The US will deploy three warships - USS Chung-Hoon, USS Howard and USNS Safeguard, while the Philippines will pitch in four US-made battleships. They will be backed by hundreds of
combat-ready American and Filipino marines.
The joint military maneuvers, part of the US-Philippine military alliance, come amid reports that China will test next week its first-ever Russian-designed aircraft carrier prior to its formal mobilization later this year.
China, seen by many Filipinos as an emerging neighborhood bully, had earlier sent its biggest maritime vessel to the Spratlys in what critics here described as "gunboat diplomacy" to assert its "historic" claims to the island chain following a verbal spat with rival claimants, the Philippines and Vietnam.
In reaction, the Philippines sent its biggest, oldest and lone warship, the US-made RP Rajah Humabon, to patrol the country's 250-nautical miles exclusive economic zone (EEZ), which Manila now refers to as the "West Philippine Sea".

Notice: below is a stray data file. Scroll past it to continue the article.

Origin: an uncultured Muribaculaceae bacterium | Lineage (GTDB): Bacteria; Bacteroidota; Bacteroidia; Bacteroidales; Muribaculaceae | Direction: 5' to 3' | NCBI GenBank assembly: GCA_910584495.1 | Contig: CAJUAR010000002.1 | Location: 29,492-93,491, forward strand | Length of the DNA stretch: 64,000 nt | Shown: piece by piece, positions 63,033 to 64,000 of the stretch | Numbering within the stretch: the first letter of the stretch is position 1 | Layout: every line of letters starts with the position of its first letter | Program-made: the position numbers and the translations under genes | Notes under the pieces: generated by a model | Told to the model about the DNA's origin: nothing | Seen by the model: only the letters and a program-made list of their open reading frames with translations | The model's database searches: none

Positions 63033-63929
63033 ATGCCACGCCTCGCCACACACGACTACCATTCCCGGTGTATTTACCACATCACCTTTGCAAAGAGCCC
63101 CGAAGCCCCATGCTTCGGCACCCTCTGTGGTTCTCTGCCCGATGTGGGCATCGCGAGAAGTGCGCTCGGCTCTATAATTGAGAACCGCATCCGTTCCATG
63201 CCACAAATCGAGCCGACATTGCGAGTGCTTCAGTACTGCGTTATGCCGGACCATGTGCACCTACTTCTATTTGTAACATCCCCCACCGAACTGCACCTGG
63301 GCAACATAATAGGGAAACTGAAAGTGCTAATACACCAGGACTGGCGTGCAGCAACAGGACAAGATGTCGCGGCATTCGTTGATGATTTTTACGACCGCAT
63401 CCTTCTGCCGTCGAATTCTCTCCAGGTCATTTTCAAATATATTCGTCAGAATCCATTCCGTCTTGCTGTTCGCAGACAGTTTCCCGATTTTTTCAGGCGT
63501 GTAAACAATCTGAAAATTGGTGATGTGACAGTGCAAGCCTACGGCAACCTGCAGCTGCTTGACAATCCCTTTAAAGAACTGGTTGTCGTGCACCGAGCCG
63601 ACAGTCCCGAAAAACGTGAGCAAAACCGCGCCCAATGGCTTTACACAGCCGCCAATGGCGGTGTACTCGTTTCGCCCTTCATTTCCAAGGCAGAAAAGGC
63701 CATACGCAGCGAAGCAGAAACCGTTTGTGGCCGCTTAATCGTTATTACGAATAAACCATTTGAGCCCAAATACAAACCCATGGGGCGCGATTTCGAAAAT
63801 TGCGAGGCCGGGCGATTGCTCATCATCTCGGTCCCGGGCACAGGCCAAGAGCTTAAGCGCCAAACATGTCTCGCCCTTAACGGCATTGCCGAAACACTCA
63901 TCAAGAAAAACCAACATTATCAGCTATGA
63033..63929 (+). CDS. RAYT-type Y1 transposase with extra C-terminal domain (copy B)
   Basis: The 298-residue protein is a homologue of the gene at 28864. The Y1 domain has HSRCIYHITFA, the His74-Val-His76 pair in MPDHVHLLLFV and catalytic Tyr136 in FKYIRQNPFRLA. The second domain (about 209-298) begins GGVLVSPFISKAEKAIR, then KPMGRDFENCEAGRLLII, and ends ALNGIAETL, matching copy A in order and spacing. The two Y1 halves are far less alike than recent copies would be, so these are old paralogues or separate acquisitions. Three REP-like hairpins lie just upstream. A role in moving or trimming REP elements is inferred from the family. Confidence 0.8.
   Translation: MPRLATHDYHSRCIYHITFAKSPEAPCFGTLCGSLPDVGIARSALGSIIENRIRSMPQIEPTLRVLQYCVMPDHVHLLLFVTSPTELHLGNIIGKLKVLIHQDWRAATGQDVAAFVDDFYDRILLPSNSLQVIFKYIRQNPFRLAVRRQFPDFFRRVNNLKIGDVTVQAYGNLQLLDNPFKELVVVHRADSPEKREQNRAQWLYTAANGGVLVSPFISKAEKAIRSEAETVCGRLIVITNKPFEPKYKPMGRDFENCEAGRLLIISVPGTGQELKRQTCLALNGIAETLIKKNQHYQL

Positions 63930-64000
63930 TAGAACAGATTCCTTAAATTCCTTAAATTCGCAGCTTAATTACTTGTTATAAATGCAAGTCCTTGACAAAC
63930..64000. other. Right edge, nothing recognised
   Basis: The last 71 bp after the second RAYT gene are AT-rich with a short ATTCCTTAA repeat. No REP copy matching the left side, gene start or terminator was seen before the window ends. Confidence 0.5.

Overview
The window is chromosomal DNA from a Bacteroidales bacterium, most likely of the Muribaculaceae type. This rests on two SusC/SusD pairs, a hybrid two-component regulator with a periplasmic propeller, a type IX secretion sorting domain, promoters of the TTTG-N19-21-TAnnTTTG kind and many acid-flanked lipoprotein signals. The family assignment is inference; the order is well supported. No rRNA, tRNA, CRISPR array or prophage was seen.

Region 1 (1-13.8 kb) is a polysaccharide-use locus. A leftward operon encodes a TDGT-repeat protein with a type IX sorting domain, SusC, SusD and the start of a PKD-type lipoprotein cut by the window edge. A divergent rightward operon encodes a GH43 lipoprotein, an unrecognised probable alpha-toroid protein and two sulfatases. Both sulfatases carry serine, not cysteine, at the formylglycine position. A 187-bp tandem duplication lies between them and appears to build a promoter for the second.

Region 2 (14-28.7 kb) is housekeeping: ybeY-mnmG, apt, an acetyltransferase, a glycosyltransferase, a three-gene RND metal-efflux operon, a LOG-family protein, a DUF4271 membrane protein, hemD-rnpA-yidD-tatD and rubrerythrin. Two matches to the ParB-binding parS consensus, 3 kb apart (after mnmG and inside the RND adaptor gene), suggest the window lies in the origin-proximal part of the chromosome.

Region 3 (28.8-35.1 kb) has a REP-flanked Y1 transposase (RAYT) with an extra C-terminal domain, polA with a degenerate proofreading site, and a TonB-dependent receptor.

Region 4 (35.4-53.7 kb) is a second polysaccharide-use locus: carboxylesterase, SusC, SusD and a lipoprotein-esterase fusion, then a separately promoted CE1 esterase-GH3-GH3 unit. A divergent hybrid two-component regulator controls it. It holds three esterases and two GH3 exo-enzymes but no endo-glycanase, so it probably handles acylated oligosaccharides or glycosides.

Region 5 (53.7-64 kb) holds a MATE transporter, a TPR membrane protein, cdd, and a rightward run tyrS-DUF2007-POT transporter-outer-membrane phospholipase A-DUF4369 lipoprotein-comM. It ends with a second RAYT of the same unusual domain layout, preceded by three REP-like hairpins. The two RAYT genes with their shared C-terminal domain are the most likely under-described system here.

"If they attack us, we will fight back," Armed Forces of the Philippines (AFP) chief General Eduardo Oban said, referring to repeated Chinese intrusions into the Philippines-claimed portion of the Spratlys. AFP troops have in retaliation dismantled markers and buoys bearing Chinese characters planted by Beijing within the Philippines' claimed EEZ.
The AFP has recorded at least seven incidents of Chinese incursions into its claimed Spratly Island areas since February, prompting Manila to lodge diplomatic protests with Beijing. The government has announced plans to elevate soon its complaints to the United Nations.